50 Ways to Leave Your Subcontractor

| February 28, 2015 | 0 Comments
Bradley Croft Esq.

Bradley Croft

by Bradley L. Croft

In the beginning, it was a fairytale relationship: young and growing GC meets capable and experienced subcontractor. Everything seemed so effortless then – the bids fell exactly into place, the schedule was always met, the work was flawless and payments were never a problem. Then, slowly, things began to change.

At first you chalked it up to innocent mistakes – a missed item here or under-ordered materials there. But then the mistakes became more common and carried greater potential risks – the wrong insurance certificate or a call from the local union rep about a few missed benefit payments. Most recently, it’s as though the sub has just given up. Refusing to sharpen its numbers. Woefully understaffing the job. Failing to pay lower-tier subs and allowing liens to hit the project.

Whatever the reason, it’s clear that the bloom is off the rose. It’s time to part ways.

“Slip out the back, Jack.”

So now what?  Most subs believe they either performed properly or should have been given another chance to remedy the problem. The way in which the GC approaches termination of a subcontractor can be the difference between a clean, healthy break and a long, drawn-out separation and the inevitable heartache and price tag that comes with it.

Well-drafted subcontracts should answer the most common questions that accompany termination: How and when can you terminate for cause and what are your payment obligations if you terminate for convenience? Is written notice required? Does the subcontractor have an opportunity to cure? What happens to the subcontractor’s materials or equipment stored on site? What effect does termination have on warranties for equipment or materials already delivered? Do you have offset rights?

“Make a new plan, Stan.”

As strong as the urge may be to rip off the bandage and move on, a GC is always well-advised to consider the impact the termination may have on the project and the schedule, and to have “Plan B” available. If near the end of the job, it may make sense to postpone the formal breakup until after the subcontractor has completed its performance.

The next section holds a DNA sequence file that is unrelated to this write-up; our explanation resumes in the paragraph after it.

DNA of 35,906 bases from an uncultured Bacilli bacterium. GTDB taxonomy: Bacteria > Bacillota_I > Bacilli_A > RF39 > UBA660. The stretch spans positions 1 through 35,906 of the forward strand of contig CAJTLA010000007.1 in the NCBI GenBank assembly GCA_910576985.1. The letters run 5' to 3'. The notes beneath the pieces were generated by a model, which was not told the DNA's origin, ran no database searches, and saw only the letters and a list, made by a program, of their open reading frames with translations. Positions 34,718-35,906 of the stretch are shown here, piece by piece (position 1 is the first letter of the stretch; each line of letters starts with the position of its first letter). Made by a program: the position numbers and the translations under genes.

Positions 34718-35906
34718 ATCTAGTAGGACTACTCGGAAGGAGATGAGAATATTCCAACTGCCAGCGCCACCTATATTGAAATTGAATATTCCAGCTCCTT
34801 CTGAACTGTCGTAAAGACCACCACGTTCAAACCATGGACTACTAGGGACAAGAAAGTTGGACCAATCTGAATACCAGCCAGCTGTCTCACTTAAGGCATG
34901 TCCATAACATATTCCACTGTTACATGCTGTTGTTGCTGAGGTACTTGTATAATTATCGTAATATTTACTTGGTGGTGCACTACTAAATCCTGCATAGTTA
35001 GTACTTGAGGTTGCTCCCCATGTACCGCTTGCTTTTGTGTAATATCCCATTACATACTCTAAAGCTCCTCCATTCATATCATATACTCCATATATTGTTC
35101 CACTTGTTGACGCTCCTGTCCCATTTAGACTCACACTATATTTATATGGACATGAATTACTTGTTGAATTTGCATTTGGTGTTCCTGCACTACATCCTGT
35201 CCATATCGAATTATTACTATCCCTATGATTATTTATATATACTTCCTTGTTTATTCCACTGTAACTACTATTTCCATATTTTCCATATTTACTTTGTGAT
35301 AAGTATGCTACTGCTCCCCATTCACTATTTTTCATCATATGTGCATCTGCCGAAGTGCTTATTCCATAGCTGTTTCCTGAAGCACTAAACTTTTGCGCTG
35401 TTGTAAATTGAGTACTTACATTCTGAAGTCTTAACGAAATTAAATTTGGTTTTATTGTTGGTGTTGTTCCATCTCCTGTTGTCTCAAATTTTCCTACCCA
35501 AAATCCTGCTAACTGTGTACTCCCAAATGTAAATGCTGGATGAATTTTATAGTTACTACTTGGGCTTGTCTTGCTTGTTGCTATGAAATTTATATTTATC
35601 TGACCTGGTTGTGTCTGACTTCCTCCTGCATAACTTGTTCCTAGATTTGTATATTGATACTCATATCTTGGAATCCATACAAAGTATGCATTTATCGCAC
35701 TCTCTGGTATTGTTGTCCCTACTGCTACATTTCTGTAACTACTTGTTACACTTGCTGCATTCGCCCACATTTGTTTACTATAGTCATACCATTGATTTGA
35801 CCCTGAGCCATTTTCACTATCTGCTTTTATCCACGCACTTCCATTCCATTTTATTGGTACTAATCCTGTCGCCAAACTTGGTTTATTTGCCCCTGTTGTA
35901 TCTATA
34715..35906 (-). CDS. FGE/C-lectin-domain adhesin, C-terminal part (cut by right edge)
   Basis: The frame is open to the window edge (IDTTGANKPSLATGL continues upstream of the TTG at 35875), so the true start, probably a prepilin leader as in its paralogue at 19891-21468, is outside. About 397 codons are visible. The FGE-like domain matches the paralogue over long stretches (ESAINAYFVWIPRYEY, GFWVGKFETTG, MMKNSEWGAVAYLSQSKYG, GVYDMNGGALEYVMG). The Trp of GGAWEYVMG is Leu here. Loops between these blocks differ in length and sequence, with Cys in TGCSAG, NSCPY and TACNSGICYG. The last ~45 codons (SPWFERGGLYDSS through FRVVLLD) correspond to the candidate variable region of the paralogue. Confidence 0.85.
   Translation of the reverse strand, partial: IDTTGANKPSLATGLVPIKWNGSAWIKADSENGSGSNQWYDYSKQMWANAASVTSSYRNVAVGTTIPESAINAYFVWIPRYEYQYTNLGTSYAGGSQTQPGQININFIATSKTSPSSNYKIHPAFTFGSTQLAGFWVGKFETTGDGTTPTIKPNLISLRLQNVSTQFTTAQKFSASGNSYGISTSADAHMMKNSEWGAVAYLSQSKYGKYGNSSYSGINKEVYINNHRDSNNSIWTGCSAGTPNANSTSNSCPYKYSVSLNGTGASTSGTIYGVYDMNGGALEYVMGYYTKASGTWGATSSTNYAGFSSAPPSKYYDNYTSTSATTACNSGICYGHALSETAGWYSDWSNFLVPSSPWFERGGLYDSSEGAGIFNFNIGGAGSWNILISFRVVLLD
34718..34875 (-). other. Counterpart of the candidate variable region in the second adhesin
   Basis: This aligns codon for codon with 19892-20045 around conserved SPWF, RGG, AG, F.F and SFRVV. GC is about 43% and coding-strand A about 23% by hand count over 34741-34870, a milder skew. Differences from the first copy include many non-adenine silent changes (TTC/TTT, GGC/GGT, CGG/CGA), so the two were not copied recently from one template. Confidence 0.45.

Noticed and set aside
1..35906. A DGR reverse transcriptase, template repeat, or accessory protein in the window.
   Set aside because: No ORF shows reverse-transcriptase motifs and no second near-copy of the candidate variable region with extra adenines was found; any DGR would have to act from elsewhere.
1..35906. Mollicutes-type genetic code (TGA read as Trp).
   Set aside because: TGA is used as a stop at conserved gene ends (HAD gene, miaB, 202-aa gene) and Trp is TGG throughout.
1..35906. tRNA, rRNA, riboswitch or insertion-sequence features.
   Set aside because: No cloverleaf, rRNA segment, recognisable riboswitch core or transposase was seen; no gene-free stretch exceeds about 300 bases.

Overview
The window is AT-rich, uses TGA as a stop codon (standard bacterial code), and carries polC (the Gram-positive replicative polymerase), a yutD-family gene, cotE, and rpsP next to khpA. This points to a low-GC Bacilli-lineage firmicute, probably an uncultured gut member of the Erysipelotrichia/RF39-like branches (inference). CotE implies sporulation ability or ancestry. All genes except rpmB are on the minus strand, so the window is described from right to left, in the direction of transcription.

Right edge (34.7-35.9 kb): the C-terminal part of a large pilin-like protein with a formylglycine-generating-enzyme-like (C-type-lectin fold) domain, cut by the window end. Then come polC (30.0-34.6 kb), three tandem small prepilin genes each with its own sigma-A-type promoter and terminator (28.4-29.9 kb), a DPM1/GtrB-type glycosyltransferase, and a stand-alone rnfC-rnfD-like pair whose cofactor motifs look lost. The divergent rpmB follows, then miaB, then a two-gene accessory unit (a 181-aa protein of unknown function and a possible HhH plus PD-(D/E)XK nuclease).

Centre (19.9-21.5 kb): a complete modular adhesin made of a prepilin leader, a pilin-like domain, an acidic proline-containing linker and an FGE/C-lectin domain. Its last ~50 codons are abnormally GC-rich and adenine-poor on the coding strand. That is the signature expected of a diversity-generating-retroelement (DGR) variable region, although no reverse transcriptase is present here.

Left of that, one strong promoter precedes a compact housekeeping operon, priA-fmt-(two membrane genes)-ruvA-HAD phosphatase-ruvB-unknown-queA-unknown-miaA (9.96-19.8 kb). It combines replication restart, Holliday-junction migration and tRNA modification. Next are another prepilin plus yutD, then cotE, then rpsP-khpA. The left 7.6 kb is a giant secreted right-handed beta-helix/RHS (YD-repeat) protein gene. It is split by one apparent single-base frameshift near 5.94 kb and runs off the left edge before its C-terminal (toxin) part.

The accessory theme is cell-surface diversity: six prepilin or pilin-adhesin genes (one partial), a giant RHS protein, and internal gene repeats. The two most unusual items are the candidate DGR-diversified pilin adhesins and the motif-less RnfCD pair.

General contractors should know exactly where the defaulting subcontractor stands with its downstream subs and suppliers prior to invoking its termination rights. The more unknowns with respect to payments, equipment, OEMs, and materials, the greater a subcontractor’s leverage to increase the pain on the general contractor in response to a termination.

“You don’t need to be coy, Roy.”

Provide clear and timely notice of subcontractor defaults and memorialize performance concerns early and often. Trust your gut. There is often an impulse to look the other way and hope the problems you’ve noticed are not going to continue or have a lasting negative impact on the project. Identify the problems, determine whether they can be cured, and if not, be prepared to move on..

“Hop on the bus, Gus, you don’t need to discuss much.”

Once the decision has been made to terminate, it is critical that the GC not deviate from its decision or backtrack. Minimizing the drama, the emotional reactions, and the back-and-forth will help to minimize the potential harm to the project or the schedule. And if the GC had been providing and memorializing timely notices of default or reasons for rejecting change orders or pay applications, then there should not be much left to discuss once the termination takes place.

“Just drop off the key, Lee, and get yourself free.”

An amicable breakup is nearly always preferable – and less expensive — than the alternative. Try to preserve the relationship if possible, but if not, at least try to negotiate a settlement so that the subcontractor is less apt to disrupt the project and more likely to give you a release.

Although 50 may be a bit of an exaggeration, there are several effective ways to break-up with a non-performing subcontractor. If and when that happens, it is critical for a GC to be prepared to act decisively to avoid the potential risks and costs that can result from a scorned subcontractor.

Bradley Croft, Esq.  is a shareholder at the Boston law firm of Ruberto, Israel & Weiner P.C.

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